The Decline of The Used Bookstore, The Rise of The Used Book Sales

September 29th, 2005 · 4 Comments
by Booksquare

Yeah, yeah, yeah, you’ve heard it all before, and, you know, you’re right. Used book sales still comprise a relatively small piece of the total book sales market. What are we so worried about? It’s going to be fine, it’s better to have readers than royalties, and so on. What me worry?

Yes, worry. Not a lot. Don’t take up stress eating or anything rash like that. Simply look at the trends and ask yourself where you want to be on the issue five years from now. To get your started on your journey, let us quote our hero, Edward Wyatt:

Most of the growth is coming in the online sale of general-interest books, said Jeff Hayes, a group director of InfoTrends, a research company that worked on the study, a trend suggesting that traditional used bookstores might be an increasingly endangered species.

Mere paragraphs before, it was noted that used books sales were up 11% over the previous year, and

“The growth is really being entirely fueled by the online channels,” Mr. [Jeff] Hayes said. “And without question, the volume is going to continue to go up.” Mr. [Jeff] Abraham said that the sales growth was being aided by the fact that most customers of online booksellers report having good experiences with vendors, leading them to conclude overwhelmingly that they would recommend such services to friends.

Maybe used book sales aren’t yet cannibalizing new sales, but you have to start thinking with your business cap on. At what point do we seriously consider the impact used book sales have on your bottom line? And by we, we mean you.

File Under: Square Pegs

4 responses so far ↓

  • Bernita // Sep 30, 2005 at 6:30 am

    Often I find an author I like in a used book store and then proceed to buy new everything they write from then on.Doubt that I’m unusual in this. Has no one considered this factor?

  • Richard Nash // Sep 30, 2005 at 9:31 am

    Economists have pretty clearly demonstrated that the existence of the used book marketplace (well, any secondary market) encourages people to buy books at full retail, because they know they can re-sell them. It’s another way of expressing price elasticity—I’ll buy this for $5 but not for $14. Because we have to set fixed prices, $14 let’s say, we’re stuck being unable to sell books to people willing to only pay $10. Those would all be lost sales but for the used market which allows people to buy and re-sell, the difference between the price being in effect the price they’re willing to pay.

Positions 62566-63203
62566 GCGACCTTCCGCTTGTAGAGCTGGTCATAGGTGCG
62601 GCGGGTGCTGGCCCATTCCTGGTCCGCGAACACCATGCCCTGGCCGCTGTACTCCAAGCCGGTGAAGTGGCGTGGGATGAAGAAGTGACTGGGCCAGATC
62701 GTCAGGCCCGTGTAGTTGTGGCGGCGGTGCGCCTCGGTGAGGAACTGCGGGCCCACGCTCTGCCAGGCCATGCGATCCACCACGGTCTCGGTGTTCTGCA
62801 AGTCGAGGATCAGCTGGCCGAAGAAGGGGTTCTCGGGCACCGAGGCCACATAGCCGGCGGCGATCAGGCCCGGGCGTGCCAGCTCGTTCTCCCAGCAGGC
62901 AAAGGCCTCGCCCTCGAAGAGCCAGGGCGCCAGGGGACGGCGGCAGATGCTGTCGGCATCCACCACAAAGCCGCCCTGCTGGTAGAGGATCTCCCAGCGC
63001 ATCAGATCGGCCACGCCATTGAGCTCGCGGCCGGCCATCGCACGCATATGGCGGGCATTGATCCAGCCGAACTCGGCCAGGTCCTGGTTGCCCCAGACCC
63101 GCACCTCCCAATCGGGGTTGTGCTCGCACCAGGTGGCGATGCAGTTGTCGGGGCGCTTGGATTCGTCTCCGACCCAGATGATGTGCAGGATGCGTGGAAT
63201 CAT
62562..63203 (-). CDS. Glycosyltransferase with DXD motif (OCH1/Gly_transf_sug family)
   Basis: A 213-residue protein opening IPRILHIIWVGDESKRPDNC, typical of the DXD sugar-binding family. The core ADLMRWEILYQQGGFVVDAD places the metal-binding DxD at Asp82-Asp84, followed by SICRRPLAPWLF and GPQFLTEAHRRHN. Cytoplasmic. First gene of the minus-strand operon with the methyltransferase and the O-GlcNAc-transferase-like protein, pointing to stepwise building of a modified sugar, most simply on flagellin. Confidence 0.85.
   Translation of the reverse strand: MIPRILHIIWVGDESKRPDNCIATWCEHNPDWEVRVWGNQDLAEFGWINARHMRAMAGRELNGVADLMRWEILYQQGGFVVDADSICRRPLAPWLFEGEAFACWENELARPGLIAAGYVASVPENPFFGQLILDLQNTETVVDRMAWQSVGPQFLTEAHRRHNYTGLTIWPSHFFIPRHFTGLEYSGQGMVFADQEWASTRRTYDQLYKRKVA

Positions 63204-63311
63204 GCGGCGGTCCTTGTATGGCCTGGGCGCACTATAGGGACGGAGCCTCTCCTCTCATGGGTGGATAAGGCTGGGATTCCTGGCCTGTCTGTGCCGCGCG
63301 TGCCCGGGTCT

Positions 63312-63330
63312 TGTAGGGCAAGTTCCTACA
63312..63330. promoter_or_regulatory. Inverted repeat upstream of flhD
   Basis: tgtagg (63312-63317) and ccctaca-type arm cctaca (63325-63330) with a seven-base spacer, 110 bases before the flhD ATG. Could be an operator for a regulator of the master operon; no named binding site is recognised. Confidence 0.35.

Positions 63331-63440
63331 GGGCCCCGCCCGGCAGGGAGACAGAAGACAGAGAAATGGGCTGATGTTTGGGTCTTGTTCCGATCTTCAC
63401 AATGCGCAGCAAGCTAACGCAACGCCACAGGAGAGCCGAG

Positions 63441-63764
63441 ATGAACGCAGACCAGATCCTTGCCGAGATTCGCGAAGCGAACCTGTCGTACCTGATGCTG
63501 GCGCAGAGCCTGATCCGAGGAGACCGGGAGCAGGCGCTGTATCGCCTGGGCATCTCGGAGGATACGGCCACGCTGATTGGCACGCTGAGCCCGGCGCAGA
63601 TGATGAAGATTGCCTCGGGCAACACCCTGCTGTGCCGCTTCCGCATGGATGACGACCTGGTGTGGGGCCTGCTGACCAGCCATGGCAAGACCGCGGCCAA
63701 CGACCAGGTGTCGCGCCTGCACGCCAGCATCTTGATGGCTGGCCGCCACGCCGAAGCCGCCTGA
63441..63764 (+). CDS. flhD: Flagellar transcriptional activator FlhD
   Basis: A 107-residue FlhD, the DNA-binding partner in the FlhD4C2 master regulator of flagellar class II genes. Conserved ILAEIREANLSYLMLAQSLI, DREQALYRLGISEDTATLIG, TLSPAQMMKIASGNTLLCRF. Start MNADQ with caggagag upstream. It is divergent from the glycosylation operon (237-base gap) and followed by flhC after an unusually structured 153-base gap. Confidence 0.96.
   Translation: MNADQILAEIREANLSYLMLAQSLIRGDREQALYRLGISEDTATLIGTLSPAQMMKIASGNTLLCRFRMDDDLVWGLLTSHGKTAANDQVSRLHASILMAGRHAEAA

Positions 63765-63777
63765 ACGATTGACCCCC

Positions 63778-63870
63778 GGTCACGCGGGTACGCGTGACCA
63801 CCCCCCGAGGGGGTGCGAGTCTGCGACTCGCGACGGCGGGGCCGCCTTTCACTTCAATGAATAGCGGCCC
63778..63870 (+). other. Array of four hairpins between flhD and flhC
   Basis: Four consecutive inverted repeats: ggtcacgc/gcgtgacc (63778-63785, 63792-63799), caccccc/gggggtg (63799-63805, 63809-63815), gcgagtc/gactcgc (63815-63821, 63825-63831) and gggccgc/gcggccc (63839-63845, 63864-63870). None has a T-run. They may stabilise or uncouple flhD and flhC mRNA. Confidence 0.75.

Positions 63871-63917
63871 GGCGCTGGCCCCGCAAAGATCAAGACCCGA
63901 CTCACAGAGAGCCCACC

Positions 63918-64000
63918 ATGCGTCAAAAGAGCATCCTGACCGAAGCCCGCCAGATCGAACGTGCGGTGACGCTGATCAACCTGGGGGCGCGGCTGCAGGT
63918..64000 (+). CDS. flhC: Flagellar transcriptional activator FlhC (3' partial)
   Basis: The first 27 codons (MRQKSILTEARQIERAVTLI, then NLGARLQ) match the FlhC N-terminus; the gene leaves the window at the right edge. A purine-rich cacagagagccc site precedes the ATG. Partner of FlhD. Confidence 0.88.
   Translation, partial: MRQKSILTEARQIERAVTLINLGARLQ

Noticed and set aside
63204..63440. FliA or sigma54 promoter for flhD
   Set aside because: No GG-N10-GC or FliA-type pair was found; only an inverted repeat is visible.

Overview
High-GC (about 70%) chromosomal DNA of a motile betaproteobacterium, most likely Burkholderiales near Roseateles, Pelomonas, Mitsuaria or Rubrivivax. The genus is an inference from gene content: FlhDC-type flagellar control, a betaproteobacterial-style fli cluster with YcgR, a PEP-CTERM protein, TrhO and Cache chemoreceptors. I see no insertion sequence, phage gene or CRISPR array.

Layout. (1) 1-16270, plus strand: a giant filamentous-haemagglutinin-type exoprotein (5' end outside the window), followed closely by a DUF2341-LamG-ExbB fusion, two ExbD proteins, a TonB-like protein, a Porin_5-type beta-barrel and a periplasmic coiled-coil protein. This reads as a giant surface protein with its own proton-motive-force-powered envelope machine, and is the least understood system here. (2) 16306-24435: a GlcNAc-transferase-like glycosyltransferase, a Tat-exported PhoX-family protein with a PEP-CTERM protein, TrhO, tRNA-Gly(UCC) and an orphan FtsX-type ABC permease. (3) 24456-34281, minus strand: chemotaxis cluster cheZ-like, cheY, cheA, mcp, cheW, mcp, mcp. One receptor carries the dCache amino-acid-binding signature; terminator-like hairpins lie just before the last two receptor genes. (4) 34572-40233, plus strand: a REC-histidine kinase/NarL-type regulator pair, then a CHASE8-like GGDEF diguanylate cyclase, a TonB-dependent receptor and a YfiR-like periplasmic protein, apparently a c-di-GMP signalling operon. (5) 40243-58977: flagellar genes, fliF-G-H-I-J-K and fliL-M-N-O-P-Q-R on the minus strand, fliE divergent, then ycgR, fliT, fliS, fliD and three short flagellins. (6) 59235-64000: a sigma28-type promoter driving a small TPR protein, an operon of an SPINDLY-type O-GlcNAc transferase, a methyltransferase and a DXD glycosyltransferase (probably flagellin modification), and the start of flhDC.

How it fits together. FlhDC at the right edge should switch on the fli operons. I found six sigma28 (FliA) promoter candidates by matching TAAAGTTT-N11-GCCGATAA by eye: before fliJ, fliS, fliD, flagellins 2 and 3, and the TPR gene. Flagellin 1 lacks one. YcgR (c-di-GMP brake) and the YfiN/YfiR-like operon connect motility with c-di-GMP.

An economist would typically illustrate this with a graph, which is more more intuitive to grasp than my description. In effect one axis would have volume, the other price. A diagonal line represents the number of people willing to buy at a given price (noone will pay a million, a lotta people will buy for a dollar). The book is given a fixed price and everybody whose accepted price is above that fixed pint will buy, and no one who is below the fixed price will.

    What the used book market allows for not only PURCHASES by people unwilling to pay the fixed price but SALES by people unwillling to pay the fixed price. The after market encourages the full price sales in the primary market.

    One of thiese days I’d love to go into why in don’t think books are in fact too expensive but are simply priced in too fixed a manner, preventing the kinds of price discrimination that can help both producers and consumers, but I’ll spare all y’all that…

  • mapletree7 // Sep 30, 2005 at 11:59 am

    Used book sales support sales of new books.

    See this New York Times article

  • Booksquare // Sep 30, 2005 at 3:46 pm

    Richard, anytime you want to expound upon your thoughts, just say the word. I’ve played around with more elasticity in book prices, but haven’t really formed a cohesive thought.

    Used book sales *do* encourage many readers to try new authors, and, often, those readers will gravitate toward buying new. I’m not going to pretend to get the ins and outs of economics, but I do know that price is a major factor when it comes to spending entertainment dollars. Quality is another. However, we need to acknowledge that the business model for buying and selling books has changed dramatically in the past ten years and will continue to change. One major change, of course, is that finding used books (including hard-to-find used titles) is becoming easier, and often, consumers don’t see or know there’s a different financial model for the authors and publishers when they choose to buy used.

    My primary problem with the used book market is that, unlike many other forms of entertainment, there is only one shot at the royalty stream. Music has a used market, but also provides the opportunity for artists to collect royalties (and more) via radio, publishing, live appearances, and merchandising. Motion pictures, of course, have residuals and participations opportunities. Not every porject turns into retirement money, but you have the ability to make money over the long term.

    Other countries have implemented various schemes to compensate artists for potential lost revenues due to piracy or home taping. I realize I’m a lone voice in the “taking this notion seriously” camp, but at some point, the volume of used sales is going to require that authors and publishers discuss ways to protect their business while still maintaining a valuable resource.